|||Aquinas, Thomas. Summa theologica. Westminster, Md: Christian Classics, 1981.|||
In names predicated of many in an analogical sense, all are predicated because they have reference to some one thing; and this one thing must be placed in the definition of them all. And since that expressed by the name is the definition, as [Aristotle] says (Metaph. iv), such a name must be applied primarily to that which is put in the definition of such other things, and secondarily to these others according as they approach more or less to that first. Thus, for instance, “healthy” applied to animals comes into the definition of “healthy” applied to medicine, which is called healthy as being the cause of health in the animal; and also into the definition of “healthy” which is applied to urine, which is called healthy in so far as it is the sign of the animal’s health. ** ST. I Q. 13 A. 6.**
So far, we have provided a general notion of “law,” though it likely appears to be coterminous with the realm of so-called “positive” or “human” law. As I wrote in my last article, it is best to begin with the law from a perspective that is most obvious to us–one that we recognize most regularly. Such are the ways and means of our poor human intellects–limited lights that they have, working step by step from embodied experience to spiritual intelligibility.
There is a general “problem” in Thomistic logic regarding the genesis of certain terms that are called “analogous.” I am sure that a number of my readers are familiar with expressions like “analogy” and perhaps “the analogy of being.” I have very particular views on these controversial topics, but we needn’t be detained with the details. Likewise, do not make any assumptions regarding my position; though, if you so desire to have some idea of my bearings on this matter, see Yves Simon’s lovely article on analogical predications, “On Order in Analogical Sets.”1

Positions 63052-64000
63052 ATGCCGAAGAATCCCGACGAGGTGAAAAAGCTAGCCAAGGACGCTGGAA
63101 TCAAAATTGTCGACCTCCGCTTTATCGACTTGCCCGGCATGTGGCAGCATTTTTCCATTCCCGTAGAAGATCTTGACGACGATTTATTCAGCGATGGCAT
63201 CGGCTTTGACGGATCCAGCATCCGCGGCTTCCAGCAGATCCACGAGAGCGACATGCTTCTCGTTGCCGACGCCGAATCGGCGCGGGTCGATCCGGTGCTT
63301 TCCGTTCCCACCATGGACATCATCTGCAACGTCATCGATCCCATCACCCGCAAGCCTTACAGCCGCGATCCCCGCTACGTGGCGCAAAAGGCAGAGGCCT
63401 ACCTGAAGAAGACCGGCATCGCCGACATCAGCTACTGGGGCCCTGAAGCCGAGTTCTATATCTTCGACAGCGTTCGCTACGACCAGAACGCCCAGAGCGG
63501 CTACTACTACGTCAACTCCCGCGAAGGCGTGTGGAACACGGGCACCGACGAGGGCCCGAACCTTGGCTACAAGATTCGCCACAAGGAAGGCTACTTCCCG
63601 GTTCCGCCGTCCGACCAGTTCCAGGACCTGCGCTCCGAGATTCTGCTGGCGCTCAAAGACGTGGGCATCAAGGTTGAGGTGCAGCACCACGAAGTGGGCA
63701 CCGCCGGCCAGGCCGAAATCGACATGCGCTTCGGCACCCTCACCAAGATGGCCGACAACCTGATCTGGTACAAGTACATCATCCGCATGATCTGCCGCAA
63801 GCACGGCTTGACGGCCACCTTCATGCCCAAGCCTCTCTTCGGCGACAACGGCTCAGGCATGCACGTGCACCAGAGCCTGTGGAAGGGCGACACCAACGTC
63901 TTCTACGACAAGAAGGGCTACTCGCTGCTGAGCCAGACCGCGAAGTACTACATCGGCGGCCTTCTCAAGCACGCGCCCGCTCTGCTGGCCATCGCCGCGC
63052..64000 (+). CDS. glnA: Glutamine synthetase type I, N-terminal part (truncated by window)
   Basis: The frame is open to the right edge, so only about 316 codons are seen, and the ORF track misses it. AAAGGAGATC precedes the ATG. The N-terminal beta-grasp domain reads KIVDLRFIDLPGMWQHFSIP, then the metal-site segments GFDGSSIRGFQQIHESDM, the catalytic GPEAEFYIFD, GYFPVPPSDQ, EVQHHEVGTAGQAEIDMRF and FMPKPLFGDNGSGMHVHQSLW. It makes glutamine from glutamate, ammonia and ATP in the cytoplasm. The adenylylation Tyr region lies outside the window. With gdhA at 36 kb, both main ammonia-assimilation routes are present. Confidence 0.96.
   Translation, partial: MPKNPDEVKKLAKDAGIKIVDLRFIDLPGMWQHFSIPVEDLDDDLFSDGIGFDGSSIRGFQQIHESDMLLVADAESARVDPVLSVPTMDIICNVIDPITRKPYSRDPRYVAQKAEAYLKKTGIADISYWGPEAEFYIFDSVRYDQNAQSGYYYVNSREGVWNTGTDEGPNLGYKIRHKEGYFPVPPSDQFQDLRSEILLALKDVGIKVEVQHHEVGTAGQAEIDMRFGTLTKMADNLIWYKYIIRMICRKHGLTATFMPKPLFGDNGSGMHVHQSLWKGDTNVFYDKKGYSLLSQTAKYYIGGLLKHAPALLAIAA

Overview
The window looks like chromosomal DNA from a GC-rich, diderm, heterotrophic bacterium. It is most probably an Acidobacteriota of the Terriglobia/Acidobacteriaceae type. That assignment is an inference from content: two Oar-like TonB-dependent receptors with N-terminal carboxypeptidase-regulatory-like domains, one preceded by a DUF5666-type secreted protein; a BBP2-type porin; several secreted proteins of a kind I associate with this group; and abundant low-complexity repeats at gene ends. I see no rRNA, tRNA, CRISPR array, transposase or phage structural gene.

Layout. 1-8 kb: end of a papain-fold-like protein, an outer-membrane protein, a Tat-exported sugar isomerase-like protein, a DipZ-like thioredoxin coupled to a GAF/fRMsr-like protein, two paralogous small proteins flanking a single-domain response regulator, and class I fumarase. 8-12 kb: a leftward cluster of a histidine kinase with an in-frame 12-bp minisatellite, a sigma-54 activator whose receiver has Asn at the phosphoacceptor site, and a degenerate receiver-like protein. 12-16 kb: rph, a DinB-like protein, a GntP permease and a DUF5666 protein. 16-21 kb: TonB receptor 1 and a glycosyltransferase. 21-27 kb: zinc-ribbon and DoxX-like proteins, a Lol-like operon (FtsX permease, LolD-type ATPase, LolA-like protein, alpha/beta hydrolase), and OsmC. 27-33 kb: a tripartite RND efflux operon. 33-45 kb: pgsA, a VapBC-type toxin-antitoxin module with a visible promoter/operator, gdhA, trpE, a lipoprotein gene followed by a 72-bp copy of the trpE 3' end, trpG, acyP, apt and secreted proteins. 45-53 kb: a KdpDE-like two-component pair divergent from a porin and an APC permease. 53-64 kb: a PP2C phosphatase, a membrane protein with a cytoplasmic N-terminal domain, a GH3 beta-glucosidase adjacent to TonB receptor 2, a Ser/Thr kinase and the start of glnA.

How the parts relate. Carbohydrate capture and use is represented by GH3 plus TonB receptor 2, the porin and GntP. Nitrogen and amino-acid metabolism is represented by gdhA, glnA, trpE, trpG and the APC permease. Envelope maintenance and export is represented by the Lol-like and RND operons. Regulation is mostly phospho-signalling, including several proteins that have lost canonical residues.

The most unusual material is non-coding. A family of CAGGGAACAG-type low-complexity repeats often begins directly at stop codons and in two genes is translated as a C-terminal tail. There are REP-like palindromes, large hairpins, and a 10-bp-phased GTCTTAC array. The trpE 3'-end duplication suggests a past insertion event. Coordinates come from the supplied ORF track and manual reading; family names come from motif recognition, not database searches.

Cardinal Cajetan, in his De Nominum Analogia notes well the rather common-sense fact that most analogical terms begin being applied univocally. For instance, we first know human wisdom, and attach a meaning to the term “wisdom” long before we realize that (e.g.) God too might be called wise in a positive way, though one that is eminently higher and, indeed, of a wholly different order than the way that we mean the term as applied to humans.2 Of course, there are many who would say that anything that is not univocal is merely equivocal, but the standard Thomistic position–defended with greater and, sadly, lesser insight–holds that there is a “middle way” between the extremes of having one meaning (e.g. “wisdom” meaning the same in all of its uses) and having multiple, unrelated meanings (e.g. like the word “bark” when read outside of a textual context). It is between these two extremes that analogy is posited, and I must beg that you mercifully trust my estimation that the Thomist position is able to stand up to criticism–though its defense is a philosophically involved affair.